Workplace doctor: is it okay to eat a sandwich during a video conference?

I have a new job that requires regular video conferences with clients and colleagues around the world. The sessions can be long and I have to remind myself I am on camera all the time. I’m sometimes tempted to have my lunch during the sessions or do some work on the side. Are there any etiquette guidelines I should follow? BZ, Dubai  

I used to really enjoy meeting clients in their swanky offices for our coaching sessions but now the majority of my coaching work is spent sitting behind my desk on video conferences. The coffee was always much better at their place!

Maintaining the other person’s attention is also a lot easier when they are sitting in front of you. I remember even asking one of my virtual coaching clients to sit back in his chair slightly away from the laptop to stop him tapping away at the keyboard. And I have lost count of the number of times another client has pretended to drop the Skype connection so they can answer their mobile phone or send a text message.

Even though this can be challenging, we are fortunate that the way in which we can communicate at work has moved on so rapidly in recent years. We started with chatting face to face and then moved to telephone, to emails and now to live video conferences. These virtual conversations have also evolved rapidly. They started with shaky one-to-one conversations via Skype and now increasingly we have groups of people in different locations all coming together virtually as part of project or management teams. We can hear each other crisply through audio and see each other clearly through HD video, all while spread across various pockets of the globe.

I understand that these video calls may be long and by being at your desk it can be terribly tempting to get through your backlog of email or attend to other tasks, but it is of utmost importance that you treat this virtual meeting just the same as if it were a face-to-face meeting. Being at your desk in front of a small screen may feel informal, but it is not.

I would imagine that what is being discussed, and the people involved in the discussion, are no less important just because the meeting is taking place virtually. You must ensure your focus does not slip. Being fully present and engaged on video conference calls can present a big challenge, so work hard to ensure you invest all of your attention in the meeting. Eating your lunch and doing other work while on a call are both big No’s. Instead be extra attentive and avoid distraction, and remind yourself that this chat could be saving you a trip through a crowded airport. It has certainly done so for me.

As this mode of communication becomes the norm it is useful to set up some rules of engagement for when you have video conferences. I also suggest these ground rules are shared with those with whom you speak with regularly. Having this list of do’s and don’ts for yourself and your fellow video conferencers will ensure everyone is fully engaged.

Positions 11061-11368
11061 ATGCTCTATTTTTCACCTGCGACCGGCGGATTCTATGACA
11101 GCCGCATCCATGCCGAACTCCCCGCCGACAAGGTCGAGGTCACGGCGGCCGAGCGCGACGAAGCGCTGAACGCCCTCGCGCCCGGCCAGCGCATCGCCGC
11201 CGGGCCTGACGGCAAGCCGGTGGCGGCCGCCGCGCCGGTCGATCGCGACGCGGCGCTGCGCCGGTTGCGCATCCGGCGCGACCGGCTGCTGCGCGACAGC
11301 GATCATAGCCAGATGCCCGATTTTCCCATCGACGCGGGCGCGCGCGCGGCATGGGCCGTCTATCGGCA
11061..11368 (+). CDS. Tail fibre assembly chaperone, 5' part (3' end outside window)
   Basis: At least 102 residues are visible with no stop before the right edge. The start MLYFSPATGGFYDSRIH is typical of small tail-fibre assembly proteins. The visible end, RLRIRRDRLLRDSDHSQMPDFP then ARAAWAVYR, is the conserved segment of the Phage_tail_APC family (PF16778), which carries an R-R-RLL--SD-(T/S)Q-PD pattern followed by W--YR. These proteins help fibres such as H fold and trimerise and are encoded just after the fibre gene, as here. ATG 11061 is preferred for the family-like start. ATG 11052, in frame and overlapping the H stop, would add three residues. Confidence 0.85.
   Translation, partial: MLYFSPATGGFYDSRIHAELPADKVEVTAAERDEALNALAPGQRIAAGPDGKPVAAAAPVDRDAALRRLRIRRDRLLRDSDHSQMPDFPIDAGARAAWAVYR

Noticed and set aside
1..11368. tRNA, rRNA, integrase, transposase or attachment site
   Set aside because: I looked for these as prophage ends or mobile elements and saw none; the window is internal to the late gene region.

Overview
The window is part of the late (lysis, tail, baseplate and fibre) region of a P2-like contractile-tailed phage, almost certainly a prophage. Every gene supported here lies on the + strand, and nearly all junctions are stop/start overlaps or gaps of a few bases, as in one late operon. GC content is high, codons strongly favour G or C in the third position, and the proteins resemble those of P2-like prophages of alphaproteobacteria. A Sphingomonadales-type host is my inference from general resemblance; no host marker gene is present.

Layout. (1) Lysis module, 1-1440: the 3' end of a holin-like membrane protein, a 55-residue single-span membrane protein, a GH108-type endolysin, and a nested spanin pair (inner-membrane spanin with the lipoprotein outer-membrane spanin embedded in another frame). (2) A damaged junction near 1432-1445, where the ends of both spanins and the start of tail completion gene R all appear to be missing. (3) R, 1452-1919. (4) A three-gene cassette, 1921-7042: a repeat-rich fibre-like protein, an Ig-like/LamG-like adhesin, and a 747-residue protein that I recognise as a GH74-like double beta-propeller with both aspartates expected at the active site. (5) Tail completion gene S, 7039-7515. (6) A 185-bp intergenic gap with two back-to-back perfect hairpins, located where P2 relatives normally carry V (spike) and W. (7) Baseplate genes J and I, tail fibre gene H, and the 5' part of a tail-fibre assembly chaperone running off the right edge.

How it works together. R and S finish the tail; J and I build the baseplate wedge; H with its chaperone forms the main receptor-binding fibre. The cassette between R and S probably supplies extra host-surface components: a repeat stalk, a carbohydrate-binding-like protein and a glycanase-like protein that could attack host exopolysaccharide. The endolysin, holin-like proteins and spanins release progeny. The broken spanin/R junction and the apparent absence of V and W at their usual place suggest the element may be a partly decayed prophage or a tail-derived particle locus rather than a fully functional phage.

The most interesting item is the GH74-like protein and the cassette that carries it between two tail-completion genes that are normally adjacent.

Firstly, I would suggest treating punctuality as a priority. Make sure everyone joins the call a few minutes early because it allows the technology time to load up (and sometimes freeze and unfreeze). Then introduce yourself before speaking so that everyone knows who is talking and can address you by name. This also acts as an audio check. Take note of speakers you do not know so that you can likewise address everyone by name. It is also important to make sure you are in a quiet space.

Once you have created the conditions for a good-quality call, I would encourage you to maintain eye contact into the screen so you do not appear distracted and you can see who might be planning on talking. Try to avoid interrupting people. If you’re really listening and observing others you should sense natural pauses and anticipate when others are about to speak.

I would also recommend staying off your keyboard during the call. Typing during a video call not only creates distracting noises but also indicates you aren’t paying attention. Others on the call might assume you are working on something unrelated to the conversation. Even if you are taking notes, the sound of the keys can be distracting to others. It is similar during face to face meetings when you see someone using their phone. They could be listening attentively and making succinct notes of your every word, but the thought that they are distracted is distracting for you.

Doctor’s Prescription:

The world is connected, embrace it by making the most of it and use this technology to your advantage. By being present and setting ground rules for video conferences they should be a productive communication tool that can save on flights, travel and long email trails. Treat them like you would any other important meeting. Otherwise the camera might not show those on the other end your best side.

Follow The National’s Business section on Twitter


Share This Post